Close to two weeks ago, the 11th Congress the International Association of Coptic Studies concluded. Every 4 years, some scholars in Coptic Studies gather for a fairly traditional conference. I’ve been going to the Congress since the meeting in Leiden in 2000. (2004 was in Paris, 2008 in Cairo, and 2012 in Rome.) I’ve been […]
This week, a research collaboration I’m in released an initial version of a new online Coptic dictionary. I blogged about it for the project. Even though it’s very preliminary, we’re pretty excited. I want to take a minute here on my personal blog to reflect on the process. Working collaboratively is hard, working collaboratively across […]
Two years ago, my former colleague and all around smart, kind, and funny person Anthony LeDonne invited me to give an interview on the so-called Gospel of Jesus’s Wife on The Jesus Blog. I revisited this interview in the wake of Ariel Sabar’s article in the Atlantic about the owner of the fragment and then […]
There have been some really great conversations on Twitter and Facebook this morning about the article in the Atlantic on the owner of the Jesus Wife fragment. I want to add some more thoughts that have had a little more time to simmer. Authenticity and Provenance A lot of the article focuses on the background […]
Ariel Sabar has a new article out in the Atlantic digging into the provenance of the papyrus known as the Gospel of Jesus’s Wife or the Jesus Wife fragment. Sabar makes a strong case that the fragment’s owner is Walter Fritz, a Florida man with knowledge of Coptic and multiple potential motivations for this endeavor. […]
I’m working now on an article about early Coptic and Syriac on the web. Websites from the 1990s and very early 2000s. I’m interested in how these sites functioned as digital cultural heritage sites and also how they contributed to technological advances in what we now term “digital humanities.” I’m inspired in part by issues […]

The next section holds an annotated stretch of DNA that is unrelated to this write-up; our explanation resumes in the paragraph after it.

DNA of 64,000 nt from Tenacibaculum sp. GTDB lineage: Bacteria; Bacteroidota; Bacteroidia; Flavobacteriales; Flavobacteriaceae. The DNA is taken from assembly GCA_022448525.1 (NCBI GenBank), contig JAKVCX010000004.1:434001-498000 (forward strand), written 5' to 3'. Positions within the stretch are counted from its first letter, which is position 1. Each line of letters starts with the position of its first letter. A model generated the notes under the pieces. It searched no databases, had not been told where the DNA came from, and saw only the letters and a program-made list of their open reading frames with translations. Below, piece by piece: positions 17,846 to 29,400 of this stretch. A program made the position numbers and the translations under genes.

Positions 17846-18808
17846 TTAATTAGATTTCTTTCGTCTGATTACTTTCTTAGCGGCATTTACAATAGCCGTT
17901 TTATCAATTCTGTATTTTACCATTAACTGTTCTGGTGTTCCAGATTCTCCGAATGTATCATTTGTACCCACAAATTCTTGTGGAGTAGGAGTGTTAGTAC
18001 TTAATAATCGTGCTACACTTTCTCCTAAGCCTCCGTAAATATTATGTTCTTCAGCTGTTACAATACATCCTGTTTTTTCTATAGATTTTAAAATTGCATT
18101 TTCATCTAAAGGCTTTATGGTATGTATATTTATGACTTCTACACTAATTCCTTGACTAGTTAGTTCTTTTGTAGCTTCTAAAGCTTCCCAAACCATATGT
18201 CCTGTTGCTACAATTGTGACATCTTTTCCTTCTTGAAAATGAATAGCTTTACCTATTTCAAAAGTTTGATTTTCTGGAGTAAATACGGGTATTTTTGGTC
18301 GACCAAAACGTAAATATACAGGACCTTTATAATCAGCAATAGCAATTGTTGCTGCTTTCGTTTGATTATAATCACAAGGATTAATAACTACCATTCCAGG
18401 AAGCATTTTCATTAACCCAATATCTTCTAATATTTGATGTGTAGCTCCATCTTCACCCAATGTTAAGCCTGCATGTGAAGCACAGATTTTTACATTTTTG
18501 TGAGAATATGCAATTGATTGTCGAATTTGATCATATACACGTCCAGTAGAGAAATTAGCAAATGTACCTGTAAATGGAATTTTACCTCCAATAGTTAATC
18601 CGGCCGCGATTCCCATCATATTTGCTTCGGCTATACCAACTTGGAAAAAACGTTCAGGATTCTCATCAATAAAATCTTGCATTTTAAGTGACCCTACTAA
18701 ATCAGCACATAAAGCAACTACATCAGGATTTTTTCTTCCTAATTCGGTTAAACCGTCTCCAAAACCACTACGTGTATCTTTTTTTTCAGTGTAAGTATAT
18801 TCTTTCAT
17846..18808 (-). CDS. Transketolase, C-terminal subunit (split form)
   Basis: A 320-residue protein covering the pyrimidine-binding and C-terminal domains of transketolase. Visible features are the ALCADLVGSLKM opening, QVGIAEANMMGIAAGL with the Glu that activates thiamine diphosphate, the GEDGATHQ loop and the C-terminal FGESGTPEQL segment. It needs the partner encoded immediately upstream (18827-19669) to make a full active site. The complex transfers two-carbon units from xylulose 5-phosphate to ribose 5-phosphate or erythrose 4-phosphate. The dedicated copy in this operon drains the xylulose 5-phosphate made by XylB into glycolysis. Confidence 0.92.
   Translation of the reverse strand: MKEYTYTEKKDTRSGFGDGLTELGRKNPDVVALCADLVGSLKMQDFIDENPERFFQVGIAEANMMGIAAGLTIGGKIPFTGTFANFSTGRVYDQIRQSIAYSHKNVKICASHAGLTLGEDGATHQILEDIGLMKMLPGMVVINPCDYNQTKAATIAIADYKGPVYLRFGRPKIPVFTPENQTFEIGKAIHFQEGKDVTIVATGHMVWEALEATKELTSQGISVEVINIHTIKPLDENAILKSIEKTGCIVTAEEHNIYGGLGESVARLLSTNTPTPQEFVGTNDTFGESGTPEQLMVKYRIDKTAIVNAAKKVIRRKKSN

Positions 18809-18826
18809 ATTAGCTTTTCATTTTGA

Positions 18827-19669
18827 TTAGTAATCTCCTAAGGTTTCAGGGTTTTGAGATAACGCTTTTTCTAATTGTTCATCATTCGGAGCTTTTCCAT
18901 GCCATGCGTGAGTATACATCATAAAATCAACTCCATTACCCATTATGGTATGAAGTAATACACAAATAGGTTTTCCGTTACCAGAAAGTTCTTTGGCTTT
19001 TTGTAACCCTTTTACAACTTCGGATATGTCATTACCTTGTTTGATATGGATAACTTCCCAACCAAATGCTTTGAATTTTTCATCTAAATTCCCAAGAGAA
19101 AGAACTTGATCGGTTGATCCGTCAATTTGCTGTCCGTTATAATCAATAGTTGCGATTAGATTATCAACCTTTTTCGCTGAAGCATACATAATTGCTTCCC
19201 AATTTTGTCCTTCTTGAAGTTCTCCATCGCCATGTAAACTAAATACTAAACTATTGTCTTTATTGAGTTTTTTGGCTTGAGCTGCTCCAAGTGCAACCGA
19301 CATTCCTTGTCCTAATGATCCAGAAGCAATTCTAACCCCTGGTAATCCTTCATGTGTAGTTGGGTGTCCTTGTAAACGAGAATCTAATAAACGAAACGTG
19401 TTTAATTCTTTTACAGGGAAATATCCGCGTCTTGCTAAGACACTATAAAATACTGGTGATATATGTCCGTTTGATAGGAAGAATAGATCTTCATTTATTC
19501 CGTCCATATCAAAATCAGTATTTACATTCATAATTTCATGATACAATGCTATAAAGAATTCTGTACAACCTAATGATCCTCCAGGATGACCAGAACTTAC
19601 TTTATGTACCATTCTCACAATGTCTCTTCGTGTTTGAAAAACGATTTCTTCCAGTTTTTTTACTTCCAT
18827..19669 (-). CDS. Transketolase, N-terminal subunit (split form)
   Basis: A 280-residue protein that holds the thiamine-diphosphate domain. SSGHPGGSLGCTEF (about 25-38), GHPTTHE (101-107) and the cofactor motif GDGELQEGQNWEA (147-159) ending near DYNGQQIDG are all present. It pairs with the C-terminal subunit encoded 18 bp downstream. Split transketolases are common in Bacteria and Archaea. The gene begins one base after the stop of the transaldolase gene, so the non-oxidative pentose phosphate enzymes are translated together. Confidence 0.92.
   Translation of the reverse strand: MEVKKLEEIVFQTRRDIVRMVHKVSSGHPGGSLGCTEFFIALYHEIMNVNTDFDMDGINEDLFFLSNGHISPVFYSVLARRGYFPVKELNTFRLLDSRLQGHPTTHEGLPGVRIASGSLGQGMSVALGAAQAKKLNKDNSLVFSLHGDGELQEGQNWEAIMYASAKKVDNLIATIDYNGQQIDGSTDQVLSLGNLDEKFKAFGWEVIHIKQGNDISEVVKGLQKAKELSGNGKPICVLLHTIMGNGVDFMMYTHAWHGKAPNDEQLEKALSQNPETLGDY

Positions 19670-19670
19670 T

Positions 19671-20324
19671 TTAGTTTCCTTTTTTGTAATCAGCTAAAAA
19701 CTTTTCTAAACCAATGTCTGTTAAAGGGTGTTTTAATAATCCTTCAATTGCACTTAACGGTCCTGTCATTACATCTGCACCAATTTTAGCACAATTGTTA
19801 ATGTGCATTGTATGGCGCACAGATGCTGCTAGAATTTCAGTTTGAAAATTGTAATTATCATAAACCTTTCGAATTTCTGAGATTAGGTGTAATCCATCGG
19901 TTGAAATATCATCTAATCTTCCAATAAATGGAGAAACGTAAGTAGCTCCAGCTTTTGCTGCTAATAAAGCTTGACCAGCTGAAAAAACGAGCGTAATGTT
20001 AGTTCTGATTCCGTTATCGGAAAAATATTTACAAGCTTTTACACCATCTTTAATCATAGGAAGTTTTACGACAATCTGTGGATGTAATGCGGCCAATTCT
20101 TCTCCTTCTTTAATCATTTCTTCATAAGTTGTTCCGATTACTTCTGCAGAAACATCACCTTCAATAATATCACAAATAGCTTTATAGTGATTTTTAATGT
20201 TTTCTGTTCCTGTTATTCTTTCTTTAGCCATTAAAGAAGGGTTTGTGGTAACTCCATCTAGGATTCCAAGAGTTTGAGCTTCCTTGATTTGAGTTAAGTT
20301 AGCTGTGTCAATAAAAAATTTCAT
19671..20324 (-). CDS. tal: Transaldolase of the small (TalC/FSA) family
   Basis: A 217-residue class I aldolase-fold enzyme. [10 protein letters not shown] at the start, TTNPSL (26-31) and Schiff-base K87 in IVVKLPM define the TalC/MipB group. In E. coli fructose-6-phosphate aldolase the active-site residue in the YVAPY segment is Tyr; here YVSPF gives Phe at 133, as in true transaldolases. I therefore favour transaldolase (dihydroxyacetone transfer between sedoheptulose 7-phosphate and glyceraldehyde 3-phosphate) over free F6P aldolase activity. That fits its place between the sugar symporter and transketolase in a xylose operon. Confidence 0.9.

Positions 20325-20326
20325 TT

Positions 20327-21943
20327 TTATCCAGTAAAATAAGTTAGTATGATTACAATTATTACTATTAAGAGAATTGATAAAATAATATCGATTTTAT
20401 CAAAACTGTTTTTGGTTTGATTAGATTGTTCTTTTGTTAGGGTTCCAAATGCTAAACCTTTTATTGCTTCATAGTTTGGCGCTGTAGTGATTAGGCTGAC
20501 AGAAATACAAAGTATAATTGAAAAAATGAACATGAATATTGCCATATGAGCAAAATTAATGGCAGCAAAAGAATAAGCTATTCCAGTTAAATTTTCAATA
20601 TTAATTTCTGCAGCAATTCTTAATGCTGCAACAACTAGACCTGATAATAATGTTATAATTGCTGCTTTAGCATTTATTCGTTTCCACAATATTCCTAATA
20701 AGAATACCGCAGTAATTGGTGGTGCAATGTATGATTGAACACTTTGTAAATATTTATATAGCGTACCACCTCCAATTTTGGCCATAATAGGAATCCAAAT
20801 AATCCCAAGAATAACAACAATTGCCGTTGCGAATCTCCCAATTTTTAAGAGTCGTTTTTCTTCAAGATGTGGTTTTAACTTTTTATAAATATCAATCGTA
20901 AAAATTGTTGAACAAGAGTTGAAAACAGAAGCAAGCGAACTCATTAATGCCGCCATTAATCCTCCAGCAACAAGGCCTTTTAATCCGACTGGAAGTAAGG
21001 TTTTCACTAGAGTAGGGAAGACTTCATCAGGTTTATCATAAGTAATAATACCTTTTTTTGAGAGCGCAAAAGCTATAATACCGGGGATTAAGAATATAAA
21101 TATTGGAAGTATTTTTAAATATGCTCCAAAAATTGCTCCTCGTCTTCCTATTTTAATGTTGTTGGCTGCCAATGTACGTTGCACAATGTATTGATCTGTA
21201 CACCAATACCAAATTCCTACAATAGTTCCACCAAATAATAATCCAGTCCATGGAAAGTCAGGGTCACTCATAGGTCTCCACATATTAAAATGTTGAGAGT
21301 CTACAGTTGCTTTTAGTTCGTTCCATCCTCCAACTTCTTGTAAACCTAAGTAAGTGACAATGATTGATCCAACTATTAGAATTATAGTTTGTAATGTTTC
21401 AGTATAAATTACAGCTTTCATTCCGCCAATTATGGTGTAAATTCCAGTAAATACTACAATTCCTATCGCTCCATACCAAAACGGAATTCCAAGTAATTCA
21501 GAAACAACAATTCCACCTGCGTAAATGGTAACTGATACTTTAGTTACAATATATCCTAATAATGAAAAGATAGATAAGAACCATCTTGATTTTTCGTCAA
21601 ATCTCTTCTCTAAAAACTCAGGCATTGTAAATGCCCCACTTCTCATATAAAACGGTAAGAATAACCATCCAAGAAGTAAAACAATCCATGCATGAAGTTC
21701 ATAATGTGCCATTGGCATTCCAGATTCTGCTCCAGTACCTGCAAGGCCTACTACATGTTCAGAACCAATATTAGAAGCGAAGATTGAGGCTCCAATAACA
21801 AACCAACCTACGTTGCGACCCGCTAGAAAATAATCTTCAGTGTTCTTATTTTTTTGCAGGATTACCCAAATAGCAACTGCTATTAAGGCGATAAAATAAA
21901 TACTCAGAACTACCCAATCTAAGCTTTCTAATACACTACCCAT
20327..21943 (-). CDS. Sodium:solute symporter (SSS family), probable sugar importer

Back when we were a two-person show, Coptic SCRIPTORIUM (er, I) posted release updates and news here on this blog. Now Coptic SCRIPTORIUM has its own blog. Check it out.
This fall, as I have been trying to finish up my book project, Monks and Their Children, I have been asked more than once: What’s your next project? When I start describing copticscriptorium.org, I frequently get the reply: no, I mean your real project, your next book. My internal response was always twofold: the snarky, “What, bringing […]
We’ve updated our tokenizer (which breaks Coptic bound groups into their constituent morphemes) and our normalizer (which normalizes spelling and orthography to faclitate further automatic annotations). Version 2.0.1 of the tokenizer includes more patterns to deal with a broader variety of bound groups. It also includes a parameter (-l) to accommodate bound groups that are […]
The writings of Shenoute form the largest corpus of early monastic texts by a single author from one of the cradles of Christian monasticism, Egypt. These manuscripts open an important window onto the development of monasticism in Egypt, shedding light on the inner workings of an early monastery outside of the more famous Pachomian system. […]
The rule fragment I’ve been working on has now been published as an article in a traditional journal, Le Muséon. Photos of the manuscript, a transcription, translation, and analysis are there.
We’ll be presenting at DH2014 in Lausanne, Switzerland, on July 10, 2014. “Digitizing the Dead and Dismembered: DH Technologies for the Study of Coptic Texts” The abstract is below (and at the DH2014 site). Here are the slides: You can also download them as a pdf. Printed abstract: Digitizing the Dead and Dismembered: DH Technologies […]